The brain uses sensory feedback to correct errors in behavior. Songbirds and humans acquire vocal behaviors by imitating the sounds produced by adults and rely on auditory feedback to correct vocal errors throughout their lifetimes. In both birds and humans, acoustic variability decreases steadily with age following the acquisition of vocal behavior. Prior studies in adults have shown that while sensory errors that fall within the limits of vocal variability evoke robust motor corrections, larger errors do not induce learning. Although such results suggest that younger animals, which have greater vocal variability, might correct large errors more readily than older individuals, it is unknown whether age-dependent changes in variability are accompanied by changes in the speed or magnitude of vocal error correction. We tested the hypothesis that auditory errors evoke greater vocal changes in younger animals and that a common computation determines how sensory information drives motor learning across different ages and error sizes. Consistent with our hypothesis, we found that in songbirds the speed and extent of error correction changes dramatically with age and that age-dependent differences in learning were predicted by a model in which the overlap between sensory errors and the distribution of prior sensory feedback determines the dynamics of adaptation. Our results suggest that the brain employs a simple and robust computational principle to calibrate the rate and magnitude of vocal adaptation across age-dependent changes in behavioral performance and in response to different sensory errors.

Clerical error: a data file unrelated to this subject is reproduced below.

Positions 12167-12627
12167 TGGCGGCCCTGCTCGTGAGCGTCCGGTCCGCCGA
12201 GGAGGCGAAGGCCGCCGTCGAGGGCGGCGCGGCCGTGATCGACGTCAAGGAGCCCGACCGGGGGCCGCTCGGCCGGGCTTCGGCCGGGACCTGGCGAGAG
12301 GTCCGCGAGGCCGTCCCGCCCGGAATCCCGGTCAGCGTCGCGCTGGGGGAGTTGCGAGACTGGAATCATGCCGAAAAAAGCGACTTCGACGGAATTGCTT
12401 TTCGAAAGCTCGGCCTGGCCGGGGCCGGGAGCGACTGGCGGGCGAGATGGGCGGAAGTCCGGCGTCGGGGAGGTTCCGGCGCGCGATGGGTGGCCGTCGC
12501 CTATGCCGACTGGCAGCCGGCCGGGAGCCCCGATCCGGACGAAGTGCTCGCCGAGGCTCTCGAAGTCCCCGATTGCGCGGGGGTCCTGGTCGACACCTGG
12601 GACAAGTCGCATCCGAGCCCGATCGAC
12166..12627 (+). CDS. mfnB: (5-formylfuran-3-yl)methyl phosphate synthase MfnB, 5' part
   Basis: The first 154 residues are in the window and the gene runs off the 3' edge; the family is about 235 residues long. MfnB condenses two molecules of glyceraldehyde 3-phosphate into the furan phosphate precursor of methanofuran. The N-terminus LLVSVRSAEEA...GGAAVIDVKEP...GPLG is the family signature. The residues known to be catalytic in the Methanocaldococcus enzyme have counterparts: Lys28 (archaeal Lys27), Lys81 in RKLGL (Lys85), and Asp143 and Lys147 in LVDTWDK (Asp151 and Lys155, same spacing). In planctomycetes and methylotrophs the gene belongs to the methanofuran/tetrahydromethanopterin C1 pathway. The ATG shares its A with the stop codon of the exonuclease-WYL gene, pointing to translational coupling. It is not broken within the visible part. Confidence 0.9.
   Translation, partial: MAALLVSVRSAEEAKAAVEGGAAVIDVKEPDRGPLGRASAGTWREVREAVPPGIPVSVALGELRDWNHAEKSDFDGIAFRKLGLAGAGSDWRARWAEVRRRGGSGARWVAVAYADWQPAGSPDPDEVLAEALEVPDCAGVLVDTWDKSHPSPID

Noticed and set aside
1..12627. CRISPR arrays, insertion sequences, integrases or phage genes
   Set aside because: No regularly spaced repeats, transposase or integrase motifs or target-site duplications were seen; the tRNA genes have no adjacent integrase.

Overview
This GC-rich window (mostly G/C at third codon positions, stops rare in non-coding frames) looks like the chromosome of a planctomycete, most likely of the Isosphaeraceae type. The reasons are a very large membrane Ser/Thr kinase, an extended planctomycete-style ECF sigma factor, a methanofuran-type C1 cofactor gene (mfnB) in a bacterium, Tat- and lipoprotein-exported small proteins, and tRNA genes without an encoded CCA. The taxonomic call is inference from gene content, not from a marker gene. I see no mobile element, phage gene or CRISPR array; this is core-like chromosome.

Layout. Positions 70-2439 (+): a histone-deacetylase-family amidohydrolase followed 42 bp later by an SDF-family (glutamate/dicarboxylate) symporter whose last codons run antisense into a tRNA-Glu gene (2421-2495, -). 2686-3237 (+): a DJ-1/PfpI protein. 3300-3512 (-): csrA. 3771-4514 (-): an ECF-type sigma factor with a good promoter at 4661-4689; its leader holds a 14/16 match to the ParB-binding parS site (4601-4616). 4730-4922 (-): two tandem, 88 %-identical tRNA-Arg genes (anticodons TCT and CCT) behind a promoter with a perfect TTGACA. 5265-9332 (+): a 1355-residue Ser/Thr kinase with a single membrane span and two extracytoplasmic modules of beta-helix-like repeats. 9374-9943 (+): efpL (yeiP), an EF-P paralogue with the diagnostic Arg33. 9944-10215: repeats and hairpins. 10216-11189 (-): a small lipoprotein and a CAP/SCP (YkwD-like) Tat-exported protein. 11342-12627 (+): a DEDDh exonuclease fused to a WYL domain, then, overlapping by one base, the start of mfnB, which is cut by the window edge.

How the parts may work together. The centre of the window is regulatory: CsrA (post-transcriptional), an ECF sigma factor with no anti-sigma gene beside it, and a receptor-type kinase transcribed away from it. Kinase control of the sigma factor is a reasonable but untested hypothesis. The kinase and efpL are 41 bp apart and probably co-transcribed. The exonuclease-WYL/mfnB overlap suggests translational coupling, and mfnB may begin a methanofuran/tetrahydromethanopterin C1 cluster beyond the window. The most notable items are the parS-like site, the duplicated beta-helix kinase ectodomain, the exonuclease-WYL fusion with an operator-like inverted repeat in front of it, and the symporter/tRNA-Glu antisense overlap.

Keywords: age-related changes; error correction; pitch-shift; sensorimotor adaptation; sensorimotor integration; songbird; vocal learning.